Although a dance form usually reserved for exotic female dancers, more and more Chinese men are embracing pole dancing as an alternative workout towards keeping physically fit. The intricate series of twists, spins and flips requires the use of abs, arms and upper body strength.
Hao Tao is a 23-year-old man who has made an unusual career for himself as a professional pole dancer. Pole dancing represents for him the culmination of a dream that had been in his head since he first saw a woman pole dancing in a pub.
“I was so attracted by her dancing that I completely forgot my friends and just stared at her the whole night… I thought it was something that I could do. My friends scoffed and said it was just for women but I was determined”, said Hao.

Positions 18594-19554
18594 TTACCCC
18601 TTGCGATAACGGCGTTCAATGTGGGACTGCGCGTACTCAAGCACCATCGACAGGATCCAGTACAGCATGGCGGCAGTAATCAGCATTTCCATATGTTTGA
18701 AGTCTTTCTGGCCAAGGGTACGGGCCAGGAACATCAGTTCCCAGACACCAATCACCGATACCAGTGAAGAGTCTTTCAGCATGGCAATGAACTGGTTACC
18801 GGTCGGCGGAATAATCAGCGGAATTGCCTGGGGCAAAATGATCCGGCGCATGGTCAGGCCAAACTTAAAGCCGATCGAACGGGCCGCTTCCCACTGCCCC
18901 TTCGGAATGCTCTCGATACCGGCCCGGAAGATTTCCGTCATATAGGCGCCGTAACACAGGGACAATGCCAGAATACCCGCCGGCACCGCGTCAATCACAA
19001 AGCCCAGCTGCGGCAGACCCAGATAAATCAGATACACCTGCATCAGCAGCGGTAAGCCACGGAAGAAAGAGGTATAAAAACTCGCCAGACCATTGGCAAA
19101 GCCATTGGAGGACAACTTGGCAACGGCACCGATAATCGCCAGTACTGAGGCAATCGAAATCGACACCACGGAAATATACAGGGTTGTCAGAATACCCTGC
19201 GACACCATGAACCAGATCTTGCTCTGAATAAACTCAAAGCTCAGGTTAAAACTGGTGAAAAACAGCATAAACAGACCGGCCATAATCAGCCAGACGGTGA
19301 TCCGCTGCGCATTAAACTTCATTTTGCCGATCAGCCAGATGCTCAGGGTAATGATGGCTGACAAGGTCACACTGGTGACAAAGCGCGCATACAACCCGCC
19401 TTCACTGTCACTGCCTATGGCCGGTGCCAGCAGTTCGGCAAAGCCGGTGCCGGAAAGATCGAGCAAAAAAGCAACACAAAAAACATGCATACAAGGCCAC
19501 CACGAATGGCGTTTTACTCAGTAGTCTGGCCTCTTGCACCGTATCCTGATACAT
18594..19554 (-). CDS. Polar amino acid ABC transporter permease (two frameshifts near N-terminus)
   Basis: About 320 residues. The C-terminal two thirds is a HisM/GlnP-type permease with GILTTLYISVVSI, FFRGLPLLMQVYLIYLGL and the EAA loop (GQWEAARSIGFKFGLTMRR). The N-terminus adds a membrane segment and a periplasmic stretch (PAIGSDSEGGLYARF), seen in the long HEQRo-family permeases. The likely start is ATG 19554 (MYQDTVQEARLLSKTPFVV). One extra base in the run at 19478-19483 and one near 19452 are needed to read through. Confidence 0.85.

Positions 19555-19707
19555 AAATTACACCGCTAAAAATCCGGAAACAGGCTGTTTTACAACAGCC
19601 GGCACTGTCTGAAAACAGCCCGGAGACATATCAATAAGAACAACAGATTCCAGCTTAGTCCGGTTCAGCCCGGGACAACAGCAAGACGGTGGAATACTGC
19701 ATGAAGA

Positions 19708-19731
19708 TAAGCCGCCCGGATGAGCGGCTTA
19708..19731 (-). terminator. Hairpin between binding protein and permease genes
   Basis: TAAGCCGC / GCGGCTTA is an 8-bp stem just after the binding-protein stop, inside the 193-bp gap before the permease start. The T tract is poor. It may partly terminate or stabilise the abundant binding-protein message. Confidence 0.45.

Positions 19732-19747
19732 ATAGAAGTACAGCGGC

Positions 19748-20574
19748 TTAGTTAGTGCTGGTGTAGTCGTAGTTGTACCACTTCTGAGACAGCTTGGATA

To say that learning pole dancing for Hao was a brave thing to do in his hometown of Qingdao in eastern China’s Shandong Province is not to say enough. Seeping with a sense of macho pride, locals did not encourage him and dance schools refused to teach him on the grounds that he was not a woman.
But his dream propelled him forward and he began watching videos and teaching himself the exotic dance form in his home. His desire to perform took him away from Hangzhou, Zhejiang Province, to where he found a dance school that agreed to take him.
After five years of study, Hao returned to his hometown as an accomplished pole dancer. Today, he earns £6,000 (US 8,000) a month dancing, and also works as a pole-dancing instructor.
It would seem that an eloquent Elizabethan bard once said it best when he claimed that: “to thine own self be true.”